| Jun 05, 2008

Jun 5/08 - Eco Alternative Energy

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Feature Article - June 5, 2008 Eco-Alternative EnergyBy Jeff Green

Ron Kortekaas of Eco Alternative Energy.

Ron and Anne Kortekaas opened an alternative energy store in Sharbot Lake three years ago, with the idea of serving the growing market of seasonal and permanent residents who are located in remote locations that are not served by Ontario Hydro.

As they enter their fourth summer in business, they have seen circumstances change. The price of hydro has risen, and investments in alternative technology take less time to pay for themselves through savings on products and on people’s electrical bills. “More than ever people have an interest in environmental sustainability, in generating their own power,” said Anne Kortekaas in an interview from the store last week.

Ron and Anne have also learned a lot about business. The store is no longer a franchise store. Eco Alternative Energy is now a stand alone store, and it is part of a co-operative buying group with stores in Kingston, Peterborough and Toronto.

“The difference in the pricing we can offer now is significant,” said Ron of the advantages of the new set-up, which has been in place since early last fall. “The price on solar panels and wind generators, solar water heaters, evacuated tube technologies, etc., has gone down over the years, and with Eco-Alternative we can be confident that we are offering the best possible price.”

Eco Alternative is a service business, and Ron Kortekaas offers installation and follow up service year round to customers. “We have developed relationships with local plumbers, electricians and builders to install and service different kinds of products we offer,” he said.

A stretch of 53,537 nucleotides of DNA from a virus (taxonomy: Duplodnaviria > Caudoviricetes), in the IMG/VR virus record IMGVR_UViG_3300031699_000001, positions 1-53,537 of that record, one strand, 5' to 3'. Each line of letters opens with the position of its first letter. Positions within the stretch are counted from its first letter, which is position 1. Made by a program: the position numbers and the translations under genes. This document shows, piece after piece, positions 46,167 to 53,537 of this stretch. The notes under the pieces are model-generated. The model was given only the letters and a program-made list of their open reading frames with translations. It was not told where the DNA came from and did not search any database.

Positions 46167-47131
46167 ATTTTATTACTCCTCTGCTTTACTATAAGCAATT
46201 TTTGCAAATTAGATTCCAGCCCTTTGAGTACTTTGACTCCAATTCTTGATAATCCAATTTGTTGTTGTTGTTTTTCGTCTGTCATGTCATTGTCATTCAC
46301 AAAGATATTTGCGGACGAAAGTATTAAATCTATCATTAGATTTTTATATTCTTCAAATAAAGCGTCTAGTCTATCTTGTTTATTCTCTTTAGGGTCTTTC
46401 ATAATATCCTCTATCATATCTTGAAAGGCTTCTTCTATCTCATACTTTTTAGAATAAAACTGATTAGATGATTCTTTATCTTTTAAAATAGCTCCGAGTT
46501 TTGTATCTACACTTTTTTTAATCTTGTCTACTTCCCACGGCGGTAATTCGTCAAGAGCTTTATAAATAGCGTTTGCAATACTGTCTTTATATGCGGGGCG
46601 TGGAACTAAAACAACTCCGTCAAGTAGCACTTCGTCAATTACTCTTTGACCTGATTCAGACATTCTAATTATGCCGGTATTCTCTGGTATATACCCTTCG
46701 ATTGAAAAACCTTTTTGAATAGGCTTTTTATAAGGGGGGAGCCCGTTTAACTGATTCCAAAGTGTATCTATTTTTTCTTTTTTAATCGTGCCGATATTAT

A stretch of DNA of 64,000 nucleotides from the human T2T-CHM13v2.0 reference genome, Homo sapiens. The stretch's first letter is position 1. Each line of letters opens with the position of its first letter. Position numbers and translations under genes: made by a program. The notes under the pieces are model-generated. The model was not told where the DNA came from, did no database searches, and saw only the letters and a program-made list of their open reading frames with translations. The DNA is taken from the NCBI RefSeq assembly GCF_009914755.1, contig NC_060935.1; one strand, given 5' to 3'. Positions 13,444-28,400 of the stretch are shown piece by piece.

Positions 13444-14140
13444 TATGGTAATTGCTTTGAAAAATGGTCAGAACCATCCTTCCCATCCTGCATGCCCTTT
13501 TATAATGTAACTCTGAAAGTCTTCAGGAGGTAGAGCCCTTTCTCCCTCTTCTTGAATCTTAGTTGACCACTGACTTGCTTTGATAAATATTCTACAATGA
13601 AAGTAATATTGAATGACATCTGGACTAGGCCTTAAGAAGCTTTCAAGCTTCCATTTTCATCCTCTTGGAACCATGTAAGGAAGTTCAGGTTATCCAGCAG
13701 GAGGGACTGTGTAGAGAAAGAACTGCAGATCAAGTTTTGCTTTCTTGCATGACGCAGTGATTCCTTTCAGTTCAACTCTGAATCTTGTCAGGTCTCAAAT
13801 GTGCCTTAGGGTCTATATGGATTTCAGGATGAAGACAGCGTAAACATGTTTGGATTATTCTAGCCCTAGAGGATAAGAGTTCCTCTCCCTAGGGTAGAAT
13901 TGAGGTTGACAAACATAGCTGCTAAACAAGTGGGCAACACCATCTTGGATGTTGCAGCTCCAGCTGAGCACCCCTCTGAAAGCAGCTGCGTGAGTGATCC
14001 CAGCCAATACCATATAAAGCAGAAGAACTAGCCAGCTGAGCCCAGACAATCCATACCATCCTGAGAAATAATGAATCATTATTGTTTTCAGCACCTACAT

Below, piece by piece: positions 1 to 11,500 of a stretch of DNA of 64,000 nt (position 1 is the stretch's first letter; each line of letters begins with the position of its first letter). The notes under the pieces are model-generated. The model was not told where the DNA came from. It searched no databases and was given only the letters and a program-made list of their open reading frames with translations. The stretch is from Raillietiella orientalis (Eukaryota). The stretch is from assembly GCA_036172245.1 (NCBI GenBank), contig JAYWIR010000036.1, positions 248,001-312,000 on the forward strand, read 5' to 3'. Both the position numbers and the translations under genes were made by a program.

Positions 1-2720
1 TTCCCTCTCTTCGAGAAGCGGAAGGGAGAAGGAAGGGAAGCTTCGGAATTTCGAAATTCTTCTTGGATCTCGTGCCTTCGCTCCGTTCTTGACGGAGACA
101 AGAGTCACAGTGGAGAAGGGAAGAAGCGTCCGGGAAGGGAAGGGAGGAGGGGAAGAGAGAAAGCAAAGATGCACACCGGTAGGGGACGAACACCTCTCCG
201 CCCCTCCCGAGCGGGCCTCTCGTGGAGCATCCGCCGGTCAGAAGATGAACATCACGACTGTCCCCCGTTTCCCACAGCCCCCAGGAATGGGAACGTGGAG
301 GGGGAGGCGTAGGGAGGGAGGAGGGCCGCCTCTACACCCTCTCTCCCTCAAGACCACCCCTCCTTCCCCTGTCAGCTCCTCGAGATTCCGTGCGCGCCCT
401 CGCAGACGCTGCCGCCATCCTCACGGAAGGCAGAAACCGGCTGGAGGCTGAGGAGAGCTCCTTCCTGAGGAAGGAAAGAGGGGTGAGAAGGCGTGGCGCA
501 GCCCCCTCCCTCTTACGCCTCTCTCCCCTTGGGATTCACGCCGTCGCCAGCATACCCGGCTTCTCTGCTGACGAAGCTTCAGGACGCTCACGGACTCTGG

The range of products at Eco-Alternative is large, and getting larger. From systems for entirely off-grid living, to systems that hook into the electrical grid to reduce the need for hydro and turn the power metre back during sunny or windy weather, to systems that take advantage of hydro’s standard program to pay 42 cents per Kw, Eco-Alternative is up to speed on current regulations and government offers and they sell technology that is designed to take advantage of those.

“Every week, it seems that there is a new program or a new wrinkle added to an existing program, and we get all that information, so we provide people with forms to fill out for rebates when they buy different products,” said Anne Kortekaas.

Over the years, Ron has been involved in a number of projects, from off-grid houses to solar panel and wind turbine supplemental systems, solar heated pools, etc. “The important thing is to size systems properly, use top quality equipment and to be available if the customer has questions,” he said.

One current project that Eco-Alternative Energy is engaged in is a partnership with the Central Frontenac Fire Department at the new tower that is slated for Mountain Grove. The tower will be used for communication purposes for emergency services, and through Utilities Kingston it is also being outfitted for high speed internet for local schools.

Eco-Alternative is providing a solar powered system with batteries that will work together with hydro to run the tower and charge the batteries, and if there should be a power outage the batteries will run the system for uninterrupted emergency service.

With hydro and fuel prices headed in only one direction, the increasing affordability of alternative technology, and people’s increasing desire to limit their environmental footprint, Eco-Alternative Energy is the kind of business that promises to be a regional asset for years to come.

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